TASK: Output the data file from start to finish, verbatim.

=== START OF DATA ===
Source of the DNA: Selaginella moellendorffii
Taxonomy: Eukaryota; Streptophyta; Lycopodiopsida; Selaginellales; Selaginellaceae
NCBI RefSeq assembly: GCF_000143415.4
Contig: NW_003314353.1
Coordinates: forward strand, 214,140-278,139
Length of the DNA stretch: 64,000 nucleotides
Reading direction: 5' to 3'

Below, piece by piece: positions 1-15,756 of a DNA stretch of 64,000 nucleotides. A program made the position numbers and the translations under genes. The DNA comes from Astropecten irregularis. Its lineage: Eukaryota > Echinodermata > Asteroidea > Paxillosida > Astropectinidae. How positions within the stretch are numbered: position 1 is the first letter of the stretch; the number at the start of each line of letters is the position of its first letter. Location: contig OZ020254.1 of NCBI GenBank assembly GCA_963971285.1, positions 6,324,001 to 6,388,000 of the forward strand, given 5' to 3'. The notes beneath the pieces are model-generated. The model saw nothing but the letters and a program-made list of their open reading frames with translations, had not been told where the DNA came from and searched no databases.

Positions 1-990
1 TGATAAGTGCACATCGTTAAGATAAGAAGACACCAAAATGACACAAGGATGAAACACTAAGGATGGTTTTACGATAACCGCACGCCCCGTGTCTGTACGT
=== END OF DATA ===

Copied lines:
Source of the DNA: Selaginella moellendorffii
Taxonomy: Eukaryota; Streptophyta; Lycopodiopsida; Selaginellales; Selaginellaceae
NCBI RefSeq assembly: GCF_000143415.4
Contig: NW_003314353.1
Coordinates: forward strand, 214,140-278,139
Length of the DNA stretch: 64,000 nucleotides
Reading direction: 5' to 3'

Below, piece by piece: positions 1-15,756 of a DNA stretch of 64,000 nucleotides. A program made the position numbers and the translations under genes. The DNA comes from Astropecten irregularis. Its lineage: Eukaryota > Echinodermata > Asteroidea > Paxillosida > Astropectinidae. How positions within the stretch are numbered: position 1 is the first letter of the stretch; the number at the start of each line of letters is the position of its first letter. Location: contig OZ020254.1 of NCBI GenBank assembly GCA_963971285.1, positions 6,324,001 to 6,388,000 of the forward strand, given 5' to 3'. The notes beneath the pieces are model-generated. The model saw nothing but the letters and a program-made list of their open reading frames with translations, had not been told where the DNA came from and searched no databases.

Positions 1-990
1 TGATAAGTGCACATCGTTAAGATAAGAAGACACCAAAATGACACAAGGATGAAACACTAAGGATGGTTTTACGATAACCGCACGCCCCGTGTCTGTACGT